Framingham Heart StudyResource, disease-related portal, topical portal, research forum portal, biomaterial supply resource, data set, portal, material resource, data or information resourceA longitudinal, epidemiologic study to identify the common risk factors or characteristics that contribute to cardiovascular disease by following its development over a long period of time in a large group of participants who had not yet developed overt symptoms or suffered a heart attack or stroke. Since that time the FHS has studied three generations of participants resulting in biological specimens and data from nearly 15,000 participants. Since 1994, two groups from minority populations, including related individuals have been added to the FHS. FHS welcomes proposals from outside investigators for data and biospecimens. The researchers recruited 5,209 men and women between the ages of 30 and 62 from the town of Framingham, Massachusetts, and began the first round of extensive physical examinations and lifestyle interviews that they would later analyze for common patterns related to CVD development. Since 1948, the subjects have continued to return to the study every two years for a detailed medical history, physical examination, and laboratory tests, and in 1971, the Study enrolled a second generation - 5,124 of the original participants'''' adult children and their spouses - to participate in similar examinations. In 1994, the need to establish a new study reflecting a more diverse community of Framingham was recognized, and the first Omni cohort of the Framingham Heart Study was enrolled. In April 2002 the Study entered a new phase, the enrollment of a third generation of participants, the grandchildren of the Original Cohort. In 2003, a second group of Omni participants was enrolled. Over the years, careful monitoring of the Framingham Study population has led to the identification of major CVD risk factors, as well as valuable information on the effects of these factors such as blood pressure, blood triglyceride and cholesterol levels, age, gender, and psychosocial issues. Risk factors for other physiological conditions such as dementia have been and continue to be investigated. In addition, the relationships between physical traits and genetic patterns are being studied. FHS clinical and research data is stored in the dbGaP and NHLBI Repository repositories and may be accessed by application. Please check the following repositories before applying for data through FHS. Investigators seeking data that is not available through dbGaP or BioLINCC or seeking biological specimens may submit a proposal through the FHS web-based research application. The FHS data repository may be accessed through this FHS website, under the For Researchers link, then Description of Data, in order to determine if and how the desired data is stored. Proposals may involve the use of existing data, the collection of new data, either directly from participants or from previously collected samples, images, or other materials (e.g., medical records). The FHS Repository also has biological specimens available for genetic and non-genetic research proposals. Specimens include urine, blood and blood products, as well as DNA.clinical study, longitudinal study, heart, cardiac, adult human, male, female, risk factor, blood pressure, blood triglyceride, cholesterol level, age, gender, psychosocial, dementia, physical trait, genetic trait, minority, clinical, genotype, phenotype, urine, blood, blood product, dnaSCR_008963(Framingham Heart Study, RRID:SCR_008963)Boston University; Massachusetts; USA Cardiovascular disease, Normal, AgingNHLBI Division of Prevention and Population Sciencesrelated to: NCBI database of Genotypes and Phenotypes, Biologic Specimen and Data Repository Information Coordinating Center (BioLINCC), listed by: One Mind Biospecimen Bank ListingLast checked upnlx_151991
Chronic Renal Insufficiency Cohort Study Resource, disease-related portal, topical portal, resource, research forum portal, biomaterial supply resource, portal, material resource, data or information resourceA prospective observational national cohort study poised to make fundamental insights into the epidemiology, management, and outcomes of chronic kidney disease (CKD) in adults with intended long-term follow up. The major goals of the CRIC Study are to answer two important questions: * Why does kidney disease get worse in some people, but not in others? * Why do persons with kidney disease commonly experience heart disease and stroke? The CRIC Scientific and Data Coordinating Center at Penn receives data and provides ongoing support for a number of Ancillary Studies approved by the CRIC Cohort utilizing both data collected about CRIC study participants as well as their biological samples. The CRIC Study has enrolled over 3900 men and women with CKD from 13 recruitment sites throughout the country. Following this group of individuals over the past 10 years has contributed to the knowledge of kidney disease, its treatment, and preventing its complications. The NIDDKwill be extending the study for an additional 5 years, through 2018. An extensive set of study data is collected from CRIC Study participants. With varying frequency, data are collected in the domains of medical history, physical measures, psychometrics and behaviors, biomarkers, genomics/metabolomics, as well as renal, cardiovascular and other outcomes. Measurements include creatinine clearance and iothalamate measured glomerular filtration rate. Cardiovascular measures include blood pressure, ECG, ABI, ECHO, and EBCT. Clinical CV outcomes include MI, ischemic heart disease-related death, acute coronary syndromes, congestive heart failure, cerebrovascular disease, peripheral vascular disease, and composite outcomes. The CRIC Study has delivered in excess of 150,000 bio-samples and a dataset characterizing all 3939 CRIC participants at the time of study entry to the NIDDKnational repository. The CRIC Study will also be delivering a dataset to NCBI''''s Database for Genotypes and Phenotypes.clinical, epidemiology, management, outcome, adult human, medical history, physical measure, psychometrics, behavior, renal, biomarker, genomics, gwas, kidney, data sharing, bibliography, observational cohort study, male, female, cardiovascular, heart, kidney, risk factor, metabolomicsSCR_009016( Chronic Renal Insufficiency Cohort Study , RRID:SCR_009016)University of Pennsylvania Perelman School of Medicine; Pennsylvania; USA Chronic kidney disease, Cardiovascular diseaseNIDDKrelated to: NCBI database of Genotypes and Phenotypes, NIDDK Central Repository, AASK Clinical Trial and Cohort Study, listed by: One Mind Biospecimen Bank Listing, NIDDK Information Network, NIDDK Research Resources, Diabetes Research Centers, submitted by: NIDDK Information NetworkLast checked upnlx_152758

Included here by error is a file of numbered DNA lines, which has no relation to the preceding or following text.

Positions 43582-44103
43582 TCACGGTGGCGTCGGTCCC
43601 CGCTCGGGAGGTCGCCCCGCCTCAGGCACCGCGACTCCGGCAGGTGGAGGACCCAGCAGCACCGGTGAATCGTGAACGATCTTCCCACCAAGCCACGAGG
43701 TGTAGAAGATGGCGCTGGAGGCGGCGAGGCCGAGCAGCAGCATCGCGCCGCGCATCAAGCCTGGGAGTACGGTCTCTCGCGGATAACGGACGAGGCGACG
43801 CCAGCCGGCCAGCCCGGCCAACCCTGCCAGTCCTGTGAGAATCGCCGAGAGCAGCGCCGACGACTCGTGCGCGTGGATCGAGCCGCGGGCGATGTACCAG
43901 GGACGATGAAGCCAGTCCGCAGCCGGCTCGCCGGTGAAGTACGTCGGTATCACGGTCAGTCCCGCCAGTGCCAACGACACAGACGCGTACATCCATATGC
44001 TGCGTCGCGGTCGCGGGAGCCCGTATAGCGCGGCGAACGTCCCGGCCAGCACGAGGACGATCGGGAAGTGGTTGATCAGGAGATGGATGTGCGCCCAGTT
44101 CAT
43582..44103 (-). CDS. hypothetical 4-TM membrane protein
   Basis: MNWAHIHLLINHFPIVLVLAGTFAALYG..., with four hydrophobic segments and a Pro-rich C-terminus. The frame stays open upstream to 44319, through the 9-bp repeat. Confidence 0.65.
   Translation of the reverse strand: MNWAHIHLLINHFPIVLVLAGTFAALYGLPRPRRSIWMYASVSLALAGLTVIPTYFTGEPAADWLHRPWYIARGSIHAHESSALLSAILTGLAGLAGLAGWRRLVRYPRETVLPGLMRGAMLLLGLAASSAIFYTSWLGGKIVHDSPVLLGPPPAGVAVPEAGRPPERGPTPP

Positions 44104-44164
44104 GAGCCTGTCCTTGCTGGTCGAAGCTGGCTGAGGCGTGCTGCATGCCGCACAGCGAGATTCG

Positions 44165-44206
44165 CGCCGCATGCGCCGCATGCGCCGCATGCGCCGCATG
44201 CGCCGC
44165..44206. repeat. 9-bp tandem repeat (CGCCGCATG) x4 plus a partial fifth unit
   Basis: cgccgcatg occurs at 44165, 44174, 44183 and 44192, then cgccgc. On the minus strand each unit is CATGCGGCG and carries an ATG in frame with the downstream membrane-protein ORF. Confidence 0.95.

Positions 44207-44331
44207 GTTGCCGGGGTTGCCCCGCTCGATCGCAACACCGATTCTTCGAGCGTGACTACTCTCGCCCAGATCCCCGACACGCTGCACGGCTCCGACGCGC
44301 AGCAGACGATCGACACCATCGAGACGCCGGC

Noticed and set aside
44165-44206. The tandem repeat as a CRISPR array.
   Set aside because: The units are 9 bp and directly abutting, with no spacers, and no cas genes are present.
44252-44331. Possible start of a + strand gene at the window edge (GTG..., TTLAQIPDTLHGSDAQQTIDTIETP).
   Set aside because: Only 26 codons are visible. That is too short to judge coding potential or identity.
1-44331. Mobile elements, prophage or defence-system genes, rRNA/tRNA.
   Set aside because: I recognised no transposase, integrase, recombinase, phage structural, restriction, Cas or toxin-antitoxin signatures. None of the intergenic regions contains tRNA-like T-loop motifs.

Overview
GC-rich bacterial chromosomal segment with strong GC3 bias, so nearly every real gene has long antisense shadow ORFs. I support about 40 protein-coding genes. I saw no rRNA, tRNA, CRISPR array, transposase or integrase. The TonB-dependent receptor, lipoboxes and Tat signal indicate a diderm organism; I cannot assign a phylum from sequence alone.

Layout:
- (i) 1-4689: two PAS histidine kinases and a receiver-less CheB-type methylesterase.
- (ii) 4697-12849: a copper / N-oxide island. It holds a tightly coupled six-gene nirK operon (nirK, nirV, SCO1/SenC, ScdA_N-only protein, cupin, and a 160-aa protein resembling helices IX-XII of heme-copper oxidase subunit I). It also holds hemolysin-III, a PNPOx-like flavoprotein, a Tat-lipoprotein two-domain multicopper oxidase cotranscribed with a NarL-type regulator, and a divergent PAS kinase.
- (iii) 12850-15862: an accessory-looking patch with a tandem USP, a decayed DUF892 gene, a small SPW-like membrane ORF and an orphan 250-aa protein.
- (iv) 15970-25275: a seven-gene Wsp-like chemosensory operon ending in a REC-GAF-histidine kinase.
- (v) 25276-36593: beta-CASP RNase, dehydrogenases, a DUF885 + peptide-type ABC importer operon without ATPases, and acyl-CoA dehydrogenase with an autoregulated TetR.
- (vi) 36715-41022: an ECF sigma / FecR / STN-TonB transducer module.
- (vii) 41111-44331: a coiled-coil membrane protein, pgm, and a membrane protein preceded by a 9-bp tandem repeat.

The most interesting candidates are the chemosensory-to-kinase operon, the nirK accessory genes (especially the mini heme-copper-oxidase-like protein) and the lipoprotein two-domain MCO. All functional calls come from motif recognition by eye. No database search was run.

1. RRID Portal Resources

    Welcome to the RRID Resources search. From here you can search through a compilation of resources used by RRID and see how data is organized within our community.

  2. Navigation

    You are currently on the Community Resources tab looking through categories and sources that RRID has compiled. You can navigate through those categories from here or change to a different tab to execute your search through. Each tab gives a different perspective on data.

  3. Logging in and Registering

    If you have an account on RRID then you can log in from here to get additional features in RRID such as Collections, Saved Searches, and managing Resources.

  4. Searching

    Here is the search term that is being executed, you can type in anything you want to search for. Some tips to help searching:

    1. Use quotes around phrases you want to match exactly
    2. You can manually AND and OR terms to change how we search between words
    3. You can add "-" to terms to make sure no results return with that term in them (ex. Cerebellum -CA1)
    4. You can add "+" to terms to require they be in the data
    5. Using autocomplete specifies which branch of our semantics you with to search and can help refine your search
  5. Collections

    If you are logged into RRID you can add data records to your collections to create custom spreadsheets across multiple sources of data.

  6. Facets

    Here are the facets that you can filter the data by.

  7. Further Questions

    If you have any further questions please check out our FAQs Page to ask questions and see our tutorials. Click this button to view this tutorial again.